In the constant battle against cancer, researchers are looking for compounds derived from rainforest plants and other natural products that have anti-tumor properties. Image Credit: Flickr user andreas lambrianides

Some of today’s most promising cancer cures are derived from natural products. According to a 2014 report from The Scripps Institute, nearly three-quarters of all of the small molecule anticancer drugs that have been commercialized between the 1940s and the present had their foundations in natural products, with that figure rising to 80% for small molecule drugs developed between 1981 and today.1 Usually derived from plant products found in the rainforest, these small molecule drugs show great potential for the treatment of a wide range of cancer types.

One such case is EBC 46, a compound that is derived from the berry of the plant Fountainea pricosperma, which is native to the rainforests of northern Queensland in Australia. The compound’s anticancer properties are based on its ability to induce an inflammatory response that quickly leads to the hemorrhagic necrosis of tumor cells.2 In animal models such as mice and dogs, it has been able to quickly destroy tumors, and the pharmaceutical company Qbiotics is now pursuing clinical trials.3 In fact, in August 2016, they were able to release preliminary data on eight cancer patients who were successfully treated with the drug for four different tumor types, without any adverse side effects.4

Based on the remarkable potential of EBC 46 and other natural product-based anticancer drugs, more pharmaceutical companies than ever are scouring the globe for plants that may contain potent anticancer compounds. As researchers screen compounds and consider the development possibilities for these products, software that can speed up the compound identification process and cut down on costs can be an essential tool.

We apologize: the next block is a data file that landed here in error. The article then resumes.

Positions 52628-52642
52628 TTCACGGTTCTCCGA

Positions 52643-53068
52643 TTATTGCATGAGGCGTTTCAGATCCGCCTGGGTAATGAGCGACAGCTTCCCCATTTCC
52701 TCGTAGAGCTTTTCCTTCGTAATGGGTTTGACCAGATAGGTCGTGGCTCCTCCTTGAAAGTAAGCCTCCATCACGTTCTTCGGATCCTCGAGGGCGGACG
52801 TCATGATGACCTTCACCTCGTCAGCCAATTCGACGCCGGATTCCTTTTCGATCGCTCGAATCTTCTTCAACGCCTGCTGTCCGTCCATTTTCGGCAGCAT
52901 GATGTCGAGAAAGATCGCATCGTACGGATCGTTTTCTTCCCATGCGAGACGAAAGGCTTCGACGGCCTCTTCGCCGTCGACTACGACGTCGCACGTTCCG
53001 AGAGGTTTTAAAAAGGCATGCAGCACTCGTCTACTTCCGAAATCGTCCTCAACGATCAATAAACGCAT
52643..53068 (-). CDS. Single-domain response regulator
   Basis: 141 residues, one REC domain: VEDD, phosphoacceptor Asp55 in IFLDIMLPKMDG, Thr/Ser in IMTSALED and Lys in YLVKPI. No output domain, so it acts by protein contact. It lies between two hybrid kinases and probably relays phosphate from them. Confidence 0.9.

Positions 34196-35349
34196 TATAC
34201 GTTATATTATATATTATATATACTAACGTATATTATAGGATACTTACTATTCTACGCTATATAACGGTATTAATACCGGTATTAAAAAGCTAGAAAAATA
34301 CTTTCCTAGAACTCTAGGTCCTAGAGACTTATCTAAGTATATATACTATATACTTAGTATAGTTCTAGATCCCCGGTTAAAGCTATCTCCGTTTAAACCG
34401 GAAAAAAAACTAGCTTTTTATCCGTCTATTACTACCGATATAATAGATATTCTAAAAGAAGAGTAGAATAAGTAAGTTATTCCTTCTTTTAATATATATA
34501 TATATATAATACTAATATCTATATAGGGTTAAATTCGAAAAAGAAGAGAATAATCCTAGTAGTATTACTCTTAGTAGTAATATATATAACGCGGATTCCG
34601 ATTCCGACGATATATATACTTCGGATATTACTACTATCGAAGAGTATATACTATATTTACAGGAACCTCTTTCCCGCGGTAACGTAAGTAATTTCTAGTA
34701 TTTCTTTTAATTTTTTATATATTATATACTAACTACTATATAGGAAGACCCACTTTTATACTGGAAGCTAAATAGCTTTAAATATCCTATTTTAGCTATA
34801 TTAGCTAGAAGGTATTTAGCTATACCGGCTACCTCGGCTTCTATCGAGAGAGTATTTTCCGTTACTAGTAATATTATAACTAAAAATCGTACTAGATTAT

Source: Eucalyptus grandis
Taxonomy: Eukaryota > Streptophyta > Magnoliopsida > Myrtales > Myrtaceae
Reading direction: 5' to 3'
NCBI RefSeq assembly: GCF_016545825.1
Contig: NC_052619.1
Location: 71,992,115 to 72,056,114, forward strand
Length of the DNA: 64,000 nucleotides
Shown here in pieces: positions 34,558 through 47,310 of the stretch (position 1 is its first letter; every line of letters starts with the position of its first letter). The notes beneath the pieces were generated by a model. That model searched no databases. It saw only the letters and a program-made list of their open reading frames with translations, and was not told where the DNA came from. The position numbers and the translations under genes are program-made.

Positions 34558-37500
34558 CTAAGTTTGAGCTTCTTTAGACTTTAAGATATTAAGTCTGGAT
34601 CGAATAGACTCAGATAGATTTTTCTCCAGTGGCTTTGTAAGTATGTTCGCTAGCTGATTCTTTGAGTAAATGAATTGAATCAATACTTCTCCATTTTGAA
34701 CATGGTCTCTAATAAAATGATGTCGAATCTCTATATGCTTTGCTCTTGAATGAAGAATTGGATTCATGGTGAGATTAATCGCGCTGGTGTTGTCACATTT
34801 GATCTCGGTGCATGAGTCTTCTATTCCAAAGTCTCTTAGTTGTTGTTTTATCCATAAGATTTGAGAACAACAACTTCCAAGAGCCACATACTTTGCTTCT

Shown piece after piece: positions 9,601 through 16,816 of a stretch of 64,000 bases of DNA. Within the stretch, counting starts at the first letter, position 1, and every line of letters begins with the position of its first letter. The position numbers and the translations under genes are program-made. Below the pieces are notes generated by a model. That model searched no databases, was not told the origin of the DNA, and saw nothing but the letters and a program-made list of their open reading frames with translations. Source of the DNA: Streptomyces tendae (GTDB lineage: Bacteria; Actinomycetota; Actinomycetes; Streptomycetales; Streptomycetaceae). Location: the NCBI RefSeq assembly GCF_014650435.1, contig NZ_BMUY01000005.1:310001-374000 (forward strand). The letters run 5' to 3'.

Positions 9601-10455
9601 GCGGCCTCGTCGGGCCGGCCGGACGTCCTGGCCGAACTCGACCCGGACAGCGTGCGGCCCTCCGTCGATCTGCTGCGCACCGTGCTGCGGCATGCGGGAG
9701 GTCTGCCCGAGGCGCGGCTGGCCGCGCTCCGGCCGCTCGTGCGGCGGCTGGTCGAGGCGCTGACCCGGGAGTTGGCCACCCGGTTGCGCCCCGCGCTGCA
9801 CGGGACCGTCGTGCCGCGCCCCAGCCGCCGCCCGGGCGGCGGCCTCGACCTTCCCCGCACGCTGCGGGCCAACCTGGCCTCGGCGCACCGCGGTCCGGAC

Using Technology to Identify the Best Drug Candidates

When considering natural product-based drug candidates for development, making the right decisions in the early stages of research and development is key. That way, only the most promising cancer-fighting compounds, like EBC 46, will be brought to clinical trials, resulting in a reduction in the number of “failed” drug candidates abandoned over the course of Phase I or Phase II clinical trials. There are several ways that researchers can protect against these costly and increasingly common failures:

  • Dealing with large quantities of data

 

The world’s rainforests are home to millions of plant species, many of which have not yet been evaluated for potential anticancer and other disease-fighting compounds. Modern software programs are finally making it possible for scientists to analyze and interpret the vast amounts of data that will be generated by studies on these plants. Scientists can now quickly dismiss likely failures and pinpoint compounds that are most likely to have effective disease-fighting properties.  

  • Sorting through possibilities with computer simulations